Dogs are fairly straightforward to understand, they wag their tails when happy, jump up when excited and pleased to see us, and they will learn to sit, lie and offer their paw willingly – especially if a treat or two is presented.
Cats on the other hand, are more independent and on the surface less domesticated. One minute they can be affectionate and cuddly, the next they can look irritated and aloof.
I run the nation’s leading home and pet sitting company, Homesitters Ltd and our homesitters are responsible for looking after other people’s pets and homes while they’re away. The majority of animals we care for are cats and dogs so our homesitters have become experts in understanding their behaviour.
Being able to read some of the subtle body signals that cats use to communicate can make looking after them a hugely rewarding experience.
Cats are very sensitive to change so when our homesitters are looking after one for the first time, they are patient and don’t try to touch the cat if it’s clear they don’t want to be touched.
We asked our homesitters for their advice on how to read and understand cat behaviour. Here are their top tips:
• Holding their tails high – just like dogs, cat’s tails tell us a lot about how they are feeling. If they greet you with their tail held up they are happy to see you. If it’s tucked between their legs or wagging they may not be so happy.
• Relaxed walking – if the cat is walking slowly around the room, ears in a relaxed position and pupils not dilated they are very happy. Flattened ears, tail down and dilated pupils on the other hand indicate something is up or they are not happy to be near you.
• Crouching and tail tucked into body – if a cat is doing this and their body is held very tight then again they don’t want to be near you. Take some time and just ignore them. They should come round once they relax again.
• Rolling and showing its belly – this kind of behaviour usually indicates a relaxed cat that would be happy for you to stroke it. Be careful though if you don’t know the cat well. They can swipe you very quickly with a sharp claw, even if they are just playing.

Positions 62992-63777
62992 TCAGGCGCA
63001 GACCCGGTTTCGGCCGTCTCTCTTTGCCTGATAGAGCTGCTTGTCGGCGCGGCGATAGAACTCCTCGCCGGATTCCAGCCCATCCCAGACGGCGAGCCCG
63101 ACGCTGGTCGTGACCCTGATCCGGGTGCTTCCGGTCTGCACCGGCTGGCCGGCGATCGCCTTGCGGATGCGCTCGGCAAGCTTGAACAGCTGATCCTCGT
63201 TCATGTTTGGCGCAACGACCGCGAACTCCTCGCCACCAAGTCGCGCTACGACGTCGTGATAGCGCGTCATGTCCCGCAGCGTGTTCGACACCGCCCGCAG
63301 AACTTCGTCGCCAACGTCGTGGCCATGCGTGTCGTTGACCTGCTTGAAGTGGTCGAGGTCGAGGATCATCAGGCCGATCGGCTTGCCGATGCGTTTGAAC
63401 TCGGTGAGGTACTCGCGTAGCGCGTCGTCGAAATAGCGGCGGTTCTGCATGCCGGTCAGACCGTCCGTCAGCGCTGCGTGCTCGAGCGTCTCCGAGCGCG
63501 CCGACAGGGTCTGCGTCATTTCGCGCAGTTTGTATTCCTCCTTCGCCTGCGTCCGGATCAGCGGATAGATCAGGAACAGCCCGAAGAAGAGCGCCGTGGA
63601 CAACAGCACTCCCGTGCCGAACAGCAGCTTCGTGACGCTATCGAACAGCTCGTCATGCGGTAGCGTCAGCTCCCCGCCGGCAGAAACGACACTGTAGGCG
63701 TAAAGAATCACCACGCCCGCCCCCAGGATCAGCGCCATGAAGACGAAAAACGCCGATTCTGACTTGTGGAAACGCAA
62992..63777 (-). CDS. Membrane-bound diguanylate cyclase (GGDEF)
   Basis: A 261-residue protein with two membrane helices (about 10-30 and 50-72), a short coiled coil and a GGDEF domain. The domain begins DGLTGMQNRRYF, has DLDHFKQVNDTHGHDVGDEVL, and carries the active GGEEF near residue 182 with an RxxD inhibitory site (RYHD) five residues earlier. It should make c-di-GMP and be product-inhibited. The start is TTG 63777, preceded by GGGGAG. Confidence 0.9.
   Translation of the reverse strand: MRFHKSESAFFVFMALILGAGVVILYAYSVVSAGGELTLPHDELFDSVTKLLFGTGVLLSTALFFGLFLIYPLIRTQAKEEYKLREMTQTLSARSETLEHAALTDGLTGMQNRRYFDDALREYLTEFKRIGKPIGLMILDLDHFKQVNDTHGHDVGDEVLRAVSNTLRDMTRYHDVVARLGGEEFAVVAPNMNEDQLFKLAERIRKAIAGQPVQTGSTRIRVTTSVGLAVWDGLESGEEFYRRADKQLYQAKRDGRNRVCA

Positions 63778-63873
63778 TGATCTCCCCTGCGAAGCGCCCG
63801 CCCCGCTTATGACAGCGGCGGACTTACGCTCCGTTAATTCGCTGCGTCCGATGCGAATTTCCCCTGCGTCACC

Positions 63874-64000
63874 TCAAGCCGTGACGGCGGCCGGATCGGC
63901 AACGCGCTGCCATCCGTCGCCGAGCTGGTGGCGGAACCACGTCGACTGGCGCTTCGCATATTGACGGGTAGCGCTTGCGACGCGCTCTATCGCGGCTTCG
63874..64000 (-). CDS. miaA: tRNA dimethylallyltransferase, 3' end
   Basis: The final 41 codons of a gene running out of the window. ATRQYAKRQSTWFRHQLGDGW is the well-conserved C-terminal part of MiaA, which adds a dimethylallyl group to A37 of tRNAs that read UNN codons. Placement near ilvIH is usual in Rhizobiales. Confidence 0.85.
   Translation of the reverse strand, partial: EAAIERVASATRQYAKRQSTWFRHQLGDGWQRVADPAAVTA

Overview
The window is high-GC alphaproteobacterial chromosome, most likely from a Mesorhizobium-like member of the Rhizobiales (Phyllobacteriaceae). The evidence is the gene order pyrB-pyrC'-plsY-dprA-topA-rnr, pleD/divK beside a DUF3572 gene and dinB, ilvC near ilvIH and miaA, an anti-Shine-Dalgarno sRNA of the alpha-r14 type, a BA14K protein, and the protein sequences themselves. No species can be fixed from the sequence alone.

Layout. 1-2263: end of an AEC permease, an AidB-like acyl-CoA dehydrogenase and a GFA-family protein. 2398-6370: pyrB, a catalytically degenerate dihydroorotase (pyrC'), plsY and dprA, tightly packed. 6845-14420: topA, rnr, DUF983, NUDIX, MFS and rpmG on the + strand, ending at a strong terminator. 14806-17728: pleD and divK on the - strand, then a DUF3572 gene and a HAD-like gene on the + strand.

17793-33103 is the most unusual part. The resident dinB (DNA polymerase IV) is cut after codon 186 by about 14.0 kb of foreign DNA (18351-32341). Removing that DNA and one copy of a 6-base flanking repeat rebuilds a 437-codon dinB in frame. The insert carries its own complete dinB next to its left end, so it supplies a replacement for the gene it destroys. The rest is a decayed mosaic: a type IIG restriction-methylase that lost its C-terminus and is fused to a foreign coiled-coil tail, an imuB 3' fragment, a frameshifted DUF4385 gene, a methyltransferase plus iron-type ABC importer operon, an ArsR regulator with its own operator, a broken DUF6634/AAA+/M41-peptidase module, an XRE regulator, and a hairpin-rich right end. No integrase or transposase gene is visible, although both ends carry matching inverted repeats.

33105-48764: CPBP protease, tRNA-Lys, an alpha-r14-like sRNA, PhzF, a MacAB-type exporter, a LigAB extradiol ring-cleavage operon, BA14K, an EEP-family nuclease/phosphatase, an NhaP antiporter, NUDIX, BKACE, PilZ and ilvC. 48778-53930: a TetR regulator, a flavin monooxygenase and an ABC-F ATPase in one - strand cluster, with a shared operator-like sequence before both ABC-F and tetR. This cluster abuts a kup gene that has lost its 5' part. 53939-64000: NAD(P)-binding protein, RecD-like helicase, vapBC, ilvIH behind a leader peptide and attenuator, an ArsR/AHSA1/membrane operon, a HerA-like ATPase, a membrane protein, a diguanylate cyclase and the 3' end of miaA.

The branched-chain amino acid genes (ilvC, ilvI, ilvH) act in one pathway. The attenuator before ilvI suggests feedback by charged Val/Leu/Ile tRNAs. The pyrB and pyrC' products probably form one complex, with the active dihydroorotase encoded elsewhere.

• Rubbing their heads against your leg – cats will head-butt people they like with their foreheads and chins as a way of showing affection. This also leaves a scent which is also a form of communication and identification.
• Stretching and yawning – a movement that is used to release tension and relax. Cats may do this after waking up or to show you they are relieved you are home.
• Kneading – cats love working their paws on a soft surface such as your duvet or your lap. It stems from when they were young and they massaged their mother’s teats to get the milk. It means the cat is really happy!
• Meowing – a cat also uses vocal sounds to communicate. A cat may ‘meow’ for many reasons, to say hello, because they want some food or they have bought you a ‘gift’ (a bird or mouse!)
• Purring – is a sign of contentment; growling, hissing and spitting means the cat is annoyed and should be left alone. A howl indicates the cat is in distress or in unneutered and unsprayed cats; it can be part of a mating ritual.
So that’s just a few of the ways our feline friends communicate. Next time you spend some time with your cat, see how many ways you can notice they are communicating with you.